30 August 2012

Mitt's the one Reagan warned us about, and he loves women just as much as Joe Namath


I hope it's okay to say that Mitt's speech was not a stemwinder, and not all that memorable. I'm not sure it had to be. We heard all night that he's a really great guy, and we heard what a failure Obama is. I think all Romney needed to do was come across as a grown-up, and really, that's what he does best.

But let me tell you just a couple things that bothered me.

First, Mitt said: "My promise is to help you and your family."

Some years ago, Reagan said: "The nine most terrifying words in the English language are, 'I'm from the government and I'm here to help.'"

Mitt, my family doesn't want your help. They want you - as the government - to leave us alone.

Second, this passage:


When my mom ran for the Senate, my dad was there for her every step of the way.  I can still hear her saying in her beautiful voice, "why should women have any less say than men about the great decisions facing our nation?" 

Don't you wish she could have been here at this convention and heard leaders like Governor Mary Fallin, Governor Nikki Haley, Governor Susana Martinez, Senator Kelly Ayotte, Secretary of State Condoleezza Rice?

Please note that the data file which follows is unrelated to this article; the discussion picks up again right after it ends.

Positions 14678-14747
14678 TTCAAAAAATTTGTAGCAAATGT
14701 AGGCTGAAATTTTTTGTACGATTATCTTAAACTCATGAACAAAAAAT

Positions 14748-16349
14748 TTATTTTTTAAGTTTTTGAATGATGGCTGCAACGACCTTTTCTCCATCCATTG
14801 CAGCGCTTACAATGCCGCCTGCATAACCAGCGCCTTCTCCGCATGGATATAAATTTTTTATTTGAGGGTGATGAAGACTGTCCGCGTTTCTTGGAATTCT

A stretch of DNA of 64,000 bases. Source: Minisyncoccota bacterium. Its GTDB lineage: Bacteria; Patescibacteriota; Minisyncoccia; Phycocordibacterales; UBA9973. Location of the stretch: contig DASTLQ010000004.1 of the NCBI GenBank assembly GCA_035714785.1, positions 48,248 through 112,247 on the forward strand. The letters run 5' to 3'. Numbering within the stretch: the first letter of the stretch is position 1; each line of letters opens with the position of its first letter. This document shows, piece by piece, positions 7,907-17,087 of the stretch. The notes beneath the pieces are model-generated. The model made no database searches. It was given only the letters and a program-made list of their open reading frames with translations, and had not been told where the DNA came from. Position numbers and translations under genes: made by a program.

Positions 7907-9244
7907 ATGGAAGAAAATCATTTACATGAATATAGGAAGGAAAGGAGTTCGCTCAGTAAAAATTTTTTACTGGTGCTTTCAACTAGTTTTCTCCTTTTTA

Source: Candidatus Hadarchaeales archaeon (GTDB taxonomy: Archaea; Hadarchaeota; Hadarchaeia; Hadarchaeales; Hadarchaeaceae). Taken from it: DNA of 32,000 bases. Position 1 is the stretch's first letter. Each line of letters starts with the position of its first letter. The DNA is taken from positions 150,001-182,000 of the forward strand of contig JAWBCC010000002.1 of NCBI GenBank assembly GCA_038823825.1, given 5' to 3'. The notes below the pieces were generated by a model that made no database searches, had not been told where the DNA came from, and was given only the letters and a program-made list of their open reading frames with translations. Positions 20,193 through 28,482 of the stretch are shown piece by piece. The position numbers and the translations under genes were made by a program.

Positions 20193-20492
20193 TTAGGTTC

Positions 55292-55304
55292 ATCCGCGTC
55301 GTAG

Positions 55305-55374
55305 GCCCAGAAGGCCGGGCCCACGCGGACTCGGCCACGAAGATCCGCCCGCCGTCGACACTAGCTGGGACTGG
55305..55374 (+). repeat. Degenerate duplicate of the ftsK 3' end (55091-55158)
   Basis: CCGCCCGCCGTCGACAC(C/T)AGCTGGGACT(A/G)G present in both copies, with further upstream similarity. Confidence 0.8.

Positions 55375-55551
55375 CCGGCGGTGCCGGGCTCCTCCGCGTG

As governor of Massachusetts, I chose a woman lieutenant governor, a woman chief of staff.  Half of my cabinet and senior officials were women.  And in business, I mentored and supported great women leaders who went on to run great companies.

I get it, okay? Message: Mitt loves women. Love-love-loves them. This is just over the top, and it kind of reminded me of Roger Staubach's 1975 interview with Phyllis George, where he assured her that he loved sex just as much as Joe Namath.

Hey, it was an okay speech, as these things go. I was a little disappointed that Kid Rock didn't show up to perform his song in person as Mitt took the stage. He would've been better than that Night Ranger guy or Taylor Hicks.

Taken as a whole, the convention did pump me up. If I have misgivings, they were not sown by anything that happened this week. They've been sown during the last four years, as America has chosen more wrong turns, and politicians have fallen below even my low expectations of them to an extent that was previously unimaginable.

Every election, if you follow these things, is "the most important of our lifetimes." This one defies hyperbole. It really is existential.

Do I trust Mitt Romney because he inspires me? Because he's a great leader, speaker, ideologue, politician? No.

I trust him because I have to. Because there is no other choice. Because I do believe in America, and if there was ever a time we needed a turnaround specialist, it's now. He'll do the right thing.

All the rest of it is nitpicking.

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